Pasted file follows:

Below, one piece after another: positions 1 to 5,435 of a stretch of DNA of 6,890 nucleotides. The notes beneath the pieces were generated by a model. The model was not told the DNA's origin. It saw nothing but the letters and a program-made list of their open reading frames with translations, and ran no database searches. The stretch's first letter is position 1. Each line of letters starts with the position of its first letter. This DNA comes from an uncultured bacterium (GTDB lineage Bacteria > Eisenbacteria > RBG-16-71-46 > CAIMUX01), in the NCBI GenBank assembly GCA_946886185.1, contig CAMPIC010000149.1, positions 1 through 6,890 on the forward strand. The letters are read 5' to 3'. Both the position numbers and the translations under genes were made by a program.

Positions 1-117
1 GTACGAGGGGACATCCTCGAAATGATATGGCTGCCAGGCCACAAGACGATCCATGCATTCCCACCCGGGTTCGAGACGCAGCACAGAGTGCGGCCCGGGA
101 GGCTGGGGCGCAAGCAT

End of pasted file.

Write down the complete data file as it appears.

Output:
Below, one piece after another: positions 1 to 5,435 of a stretch of DNA of 6,890 nucleotides. The notes beneath the pieces were generated by a model. The model was not told the DNA's origin. It saw nothing but the letters and a program-made list of their open reading frames with translations, and ran no database searches. The stretch's first letter is position 1. Each line of letters starts with the position of its first letter. This DNA comes from an uncultured bacterium (GTDB lineage Bacteria > Eisenbacteria > RBG-16-71-46 > CAIMUX01), in the NCBI GenBank assembly GCA_946886185.1, contig CAMPIC010000149.1, positions 1 through 6,890 on the forward strand. The letters are read 5' to 3'. Both the position numbers and the translations under genes were made by a program.

Positions 1-117
1 GTACGAGGGGACATCCTCGAAATGATATGGCTGCCAGGCCACAAGACGATCCATGCATTCCCACCCGGGTTCGAGACGCAGCACAGAGTGCGGCCCGGGA
101 GGCTGGGGCGCAAGCAT